The expression levels of antioxidant genes were reduced significantly relative to the controls at 4 days. This result was observed in other studies in which rodents or cells were exposed to MWCNTs [9, 11, 14, 30, 46, 55, 56]. Those studies mentioned that the prooxidant effects of engineered nanomaterials were mediated by depletion of antioxidants. Such perturbations of the normal redox state contribute to peroxide and free radical production, which has adverse effects on proteins, lipids, and DNA . Reduced GST, CAT, and SOD gene expression and decreased protein activity were also found in studies in which fish were exposed to Ag and ZnO nanoparticles [57–59]. Thus, it is postulated that antioxidant depletion observed in this work might be caused specifically by nanosize particles irrespective of the type of nanomaterial as well as the CNT capacity which scavenge ROS.
At 4 days, significant induction of apoptosis gene (p53, Cas3, Cas8, and Cas9) expression in the gills was observed relative to the controls on exposure to 100 mg/L MWCNTs, while there was no significant induction of expression in the liver or intestine. The proteases encoded by Cas3, Cas8, and Cas9 play pivotal roles in the apoptosis pathway. In addition, p53 plays an important role in cell cycle control and apoptosis by activating various proapoptotic genes, such as Bax . In previous studies, Cas3, Cas8, and Cas9 expression was found to be an indicator of MWCNT-induced apoptosis [9, 13, 15]. Previous studies also demonstrated that MWCNT induced p53-dependent apoptosis [9, 61]. At 14 days, no significant induction of apoptosis gene expression was found in the gills. However, Cas3, Cas8, and Cas9 expression increased significantly in liver. The fold induction was lower than that in the gills at 4 days. Therefore, ca. 14 days are needed for MWCNT-induced apoptosis to affect the liver. Several studies showed that MWCNT could translocate to other organs of the body through barrier organ such as lung, causing systemic side effects [62, 63]. Thus, it is likely that translocation of MWCNT can be the reason of apoptosis occurrence in liver. In addition, metal impurities can also cause ROS-dependent apoptosis. However, since there was no significant induction of the expression of MT or antioxidant genes in the liver, whether metal impurities caused the apoptosis gene induction in the liver at 14 days is unclear. Overall, these results suggest that MWCNT dispersed in water can cause apoptosis occurrence in gill and liver of fish at different exposure period.
In this work, significant gender differences were found. Previous studies demonstrated that estradiol or endocrine-disruptor chemicals could induce the expression of antioxidant genes, such as GST, but reduce CAT and MT expression [24, 28, 64]. At 14 days, the GST induction relative to the controls was higher in females than males, albeit not significantly so, while the induction of MT and CAT expression was significantly higher in males. At 4 days, antioxidant gene expression was reduced relative to the controls. In males, CAT expression was reduced to a significantly extent than in females. This result differs from previous reports. The MWCNT-induced expression of apoptosis gene differed according to gender. The fold induction of Cas3, Cas8, Cas9, and p53 expression relative to the controls was significantly higher in male than female fish at 4 days after exposure to 100 mg/L MWCNT. Previous studies demonstrated that estrogen repressed p53-dependent apoptosis [23, 27]. Bailey et al.  reported that a small set of proapoptotic p53 target genes is also targeted by the estrogen receptor (ER).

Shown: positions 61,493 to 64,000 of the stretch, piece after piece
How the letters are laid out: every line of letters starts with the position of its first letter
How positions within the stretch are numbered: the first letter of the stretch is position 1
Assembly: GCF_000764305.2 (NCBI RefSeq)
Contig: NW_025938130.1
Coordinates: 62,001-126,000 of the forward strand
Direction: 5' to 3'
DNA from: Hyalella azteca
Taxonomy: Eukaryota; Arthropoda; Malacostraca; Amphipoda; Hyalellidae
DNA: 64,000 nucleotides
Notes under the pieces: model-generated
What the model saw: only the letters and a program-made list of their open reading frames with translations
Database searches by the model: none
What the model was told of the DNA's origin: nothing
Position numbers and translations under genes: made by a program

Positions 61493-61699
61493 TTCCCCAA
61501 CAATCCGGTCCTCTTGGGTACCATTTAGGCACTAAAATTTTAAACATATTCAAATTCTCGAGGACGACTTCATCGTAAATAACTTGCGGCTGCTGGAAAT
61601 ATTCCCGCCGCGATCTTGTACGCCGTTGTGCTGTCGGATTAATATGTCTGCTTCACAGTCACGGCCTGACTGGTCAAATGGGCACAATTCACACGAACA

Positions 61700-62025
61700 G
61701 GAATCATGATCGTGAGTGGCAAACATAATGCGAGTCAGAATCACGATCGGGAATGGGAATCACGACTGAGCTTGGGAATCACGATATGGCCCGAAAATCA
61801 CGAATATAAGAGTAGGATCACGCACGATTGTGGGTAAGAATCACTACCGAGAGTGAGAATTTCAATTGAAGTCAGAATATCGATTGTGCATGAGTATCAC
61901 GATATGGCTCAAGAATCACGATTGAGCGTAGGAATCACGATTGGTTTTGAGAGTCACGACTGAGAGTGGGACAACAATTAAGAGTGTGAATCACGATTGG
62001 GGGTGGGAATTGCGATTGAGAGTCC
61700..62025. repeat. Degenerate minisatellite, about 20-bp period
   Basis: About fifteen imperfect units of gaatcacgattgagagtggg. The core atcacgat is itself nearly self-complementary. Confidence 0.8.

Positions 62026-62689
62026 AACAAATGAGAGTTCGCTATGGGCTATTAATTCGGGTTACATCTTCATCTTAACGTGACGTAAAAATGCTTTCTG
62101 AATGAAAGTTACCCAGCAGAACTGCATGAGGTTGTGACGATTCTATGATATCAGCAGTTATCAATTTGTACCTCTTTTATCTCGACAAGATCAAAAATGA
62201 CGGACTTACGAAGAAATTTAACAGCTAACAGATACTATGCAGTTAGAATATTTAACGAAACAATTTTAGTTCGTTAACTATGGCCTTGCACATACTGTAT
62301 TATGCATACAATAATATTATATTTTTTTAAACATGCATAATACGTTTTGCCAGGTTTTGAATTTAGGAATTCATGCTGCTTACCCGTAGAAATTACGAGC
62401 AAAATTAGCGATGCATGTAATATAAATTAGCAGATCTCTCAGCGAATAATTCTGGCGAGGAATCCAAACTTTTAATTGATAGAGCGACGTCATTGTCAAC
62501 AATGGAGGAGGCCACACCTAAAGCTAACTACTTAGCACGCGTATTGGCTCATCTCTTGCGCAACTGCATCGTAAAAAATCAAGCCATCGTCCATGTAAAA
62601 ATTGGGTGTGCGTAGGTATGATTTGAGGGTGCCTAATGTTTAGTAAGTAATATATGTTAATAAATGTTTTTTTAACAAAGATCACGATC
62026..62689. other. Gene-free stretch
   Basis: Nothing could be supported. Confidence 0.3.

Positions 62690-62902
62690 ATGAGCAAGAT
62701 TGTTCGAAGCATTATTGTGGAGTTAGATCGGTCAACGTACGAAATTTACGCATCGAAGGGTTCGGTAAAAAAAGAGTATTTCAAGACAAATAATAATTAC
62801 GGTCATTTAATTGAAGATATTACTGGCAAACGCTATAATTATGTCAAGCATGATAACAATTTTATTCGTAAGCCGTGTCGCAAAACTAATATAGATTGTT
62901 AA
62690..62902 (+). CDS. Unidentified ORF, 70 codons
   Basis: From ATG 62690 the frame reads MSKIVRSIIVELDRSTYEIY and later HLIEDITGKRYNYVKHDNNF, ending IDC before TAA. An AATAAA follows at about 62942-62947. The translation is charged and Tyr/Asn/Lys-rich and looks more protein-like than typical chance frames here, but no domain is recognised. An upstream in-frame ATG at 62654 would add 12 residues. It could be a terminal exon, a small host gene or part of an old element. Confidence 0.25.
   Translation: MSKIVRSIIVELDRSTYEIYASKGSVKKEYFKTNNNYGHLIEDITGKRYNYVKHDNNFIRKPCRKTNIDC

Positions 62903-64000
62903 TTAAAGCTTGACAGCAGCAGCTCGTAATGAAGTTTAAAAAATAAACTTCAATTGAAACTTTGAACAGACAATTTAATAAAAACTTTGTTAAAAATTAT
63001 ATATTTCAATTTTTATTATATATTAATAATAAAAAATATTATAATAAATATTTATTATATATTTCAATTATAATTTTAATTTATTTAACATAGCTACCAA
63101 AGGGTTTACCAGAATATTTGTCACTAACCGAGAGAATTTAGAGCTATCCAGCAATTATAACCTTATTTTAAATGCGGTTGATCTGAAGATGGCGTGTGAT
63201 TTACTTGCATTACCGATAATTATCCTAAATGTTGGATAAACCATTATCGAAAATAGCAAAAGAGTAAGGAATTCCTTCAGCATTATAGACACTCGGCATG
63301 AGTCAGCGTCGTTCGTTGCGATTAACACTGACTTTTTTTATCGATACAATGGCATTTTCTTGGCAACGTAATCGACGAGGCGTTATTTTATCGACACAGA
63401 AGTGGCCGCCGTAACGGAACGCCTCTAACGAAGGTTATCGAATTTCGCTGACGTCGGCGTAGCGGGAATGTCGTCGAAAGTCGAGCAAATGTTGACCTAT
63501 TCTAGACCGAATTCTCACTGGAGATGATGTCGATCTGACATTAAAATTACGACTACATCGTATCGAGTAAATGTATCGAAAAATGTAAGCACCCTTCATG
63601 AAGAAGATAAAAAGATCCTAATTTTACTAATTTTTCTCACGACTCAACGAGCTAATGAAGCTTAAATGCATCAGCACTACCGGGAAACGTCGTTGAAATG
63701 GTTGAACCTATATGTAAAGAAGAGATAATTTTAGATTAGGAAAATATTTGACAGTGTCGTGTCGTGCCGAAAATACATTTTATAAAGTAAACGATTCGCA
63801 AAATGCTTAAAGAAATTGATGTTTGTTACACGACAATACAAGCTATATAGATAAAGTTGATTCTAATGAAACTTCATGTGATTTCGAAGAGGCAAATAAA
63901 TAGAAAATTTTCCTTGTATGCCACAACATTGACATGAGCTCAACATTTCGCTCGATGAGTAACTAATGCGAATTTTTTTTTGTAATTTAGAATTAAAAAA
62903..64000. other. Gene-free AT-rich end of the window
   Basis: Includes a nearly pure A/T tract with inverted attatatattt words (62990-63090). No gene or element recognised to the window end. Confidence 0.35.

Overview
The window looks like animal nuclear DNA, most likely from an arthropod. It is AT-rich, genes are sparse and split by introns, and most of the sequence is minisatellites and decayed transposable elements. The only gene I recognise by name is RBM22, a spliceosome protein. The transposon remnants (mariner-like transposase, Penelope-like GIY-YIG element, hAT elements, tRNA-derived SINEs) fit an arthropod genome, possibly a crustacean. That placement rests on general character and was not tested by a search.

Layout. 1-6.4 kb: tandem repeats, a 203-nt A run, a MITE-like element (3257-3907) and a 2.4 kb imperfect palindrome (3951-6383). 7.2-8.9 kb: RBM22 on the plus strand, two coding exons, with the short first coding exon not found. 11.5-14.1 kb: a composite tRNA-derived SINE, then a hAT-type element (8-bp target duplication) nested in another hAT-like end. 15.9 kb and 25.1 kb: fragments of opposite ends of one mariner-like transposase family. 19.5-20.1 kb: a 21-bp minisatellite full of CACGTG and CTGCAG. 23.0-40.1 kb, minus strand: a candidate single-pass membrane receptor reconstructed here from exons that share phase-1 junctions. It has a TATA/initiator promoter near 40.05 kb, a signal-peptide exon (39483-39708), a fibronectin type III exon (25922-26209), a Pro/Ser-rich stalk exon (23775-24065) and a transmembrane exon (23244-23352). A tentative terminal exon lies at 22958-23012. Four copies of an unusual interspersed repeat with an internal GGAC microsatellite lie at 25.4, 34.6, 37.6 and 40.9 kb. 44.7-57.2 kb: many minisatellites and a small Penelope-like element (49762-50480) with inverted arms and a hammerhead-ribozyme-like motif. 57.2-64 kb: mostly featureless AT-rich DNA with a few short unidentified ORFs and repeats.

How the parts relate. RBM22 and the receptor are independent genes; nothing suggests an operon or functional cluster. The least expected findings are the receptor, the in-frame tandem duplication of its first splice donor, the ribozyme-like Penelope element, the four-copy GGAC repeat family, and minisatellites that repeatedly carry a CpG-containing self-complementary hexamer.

The differences in apoptosis and antioxidant gene expression among tissues were analyzed. Only gills showed significantly increased gene expression at 4 days. As mentioned above, the mechanisms of MWCNT-induced apoptosis and antioxidant depletion are unclear. MWCNTs can lead to frustrated phagocytosis, which would results in release of superoxide produced in macrophage phagosomes into intra- and extracellular space [31, 32, 65, 66]. Previously, several studies showed that superoxide fluxes can cross the endothelial cell plasma membrane via the chloride channel (CLC-3), causing intracellular ROS stress and apoptosis [13, 33, 34]. CLC-3 can be induced by specific environmental stresses, such as anion alteration, at higher levels in gills than in the liver or intestine [67, 68]. Therefore, the influence caused by MWCNT exposure could lead to the expression of CLC-3 channels through which superoxide translocates, to a greater extent in the gills than in the liver or intestine. Further investigation of tissue differences in MWCNT-induced ROS and apoptosis production is needed.
In the histological study, no apoptosis or inflammation was found after MWCNT exposure for 21 days (Suppl. Figure 1) (see Supplementary Material available online at http://dx.doi.org/10.1155/2014/485343). van der Oost et al.  reported that a molecular-level response to chemicals occurs before tissue-level effects are evident. Therefore, it is necessary to assess the correlation between the biological responses to MWCNTs at the molecular and tissue levels by means of tests involving prolonged MWCNT exposure.
In summary, this study showed that MWCNT exposure could cause antioxidant depletion and p53-dependent apoptosis. The expression of relevant genes was influenced by exposure duration and differed according to gender and tissue type.
Conflict of Interests
The authors declare that there is no conflict of interests regarding the publication of this paper
This study was supported by the research project for Environmental Risk Assessment of Manufactured Nanomaterials (KK-1303-03) funded by the Korea Institute of Toxicology (KIT, Korea).
In Supplementary figure 1-C, it is apparent that this is a typical section stained by hematoxylin and eosin illustrating common features of the luminal and mural elements of the intestine. In supplementary figure 1-D, apoptotic hepatocytes which have a structure that can be recognized as large cytoplasmic vacuoles are not observed. In supplementary figure 1-E and F, dark materials which are not shown in control group (Supplementary Figure 1-B and -C) is considered as MWCNT. At the lower right hand of this field of supplementary figure 1-E, exocrine pancreatic cells are seen. There was no inflammatory and apoptotic cells in both control and treated group.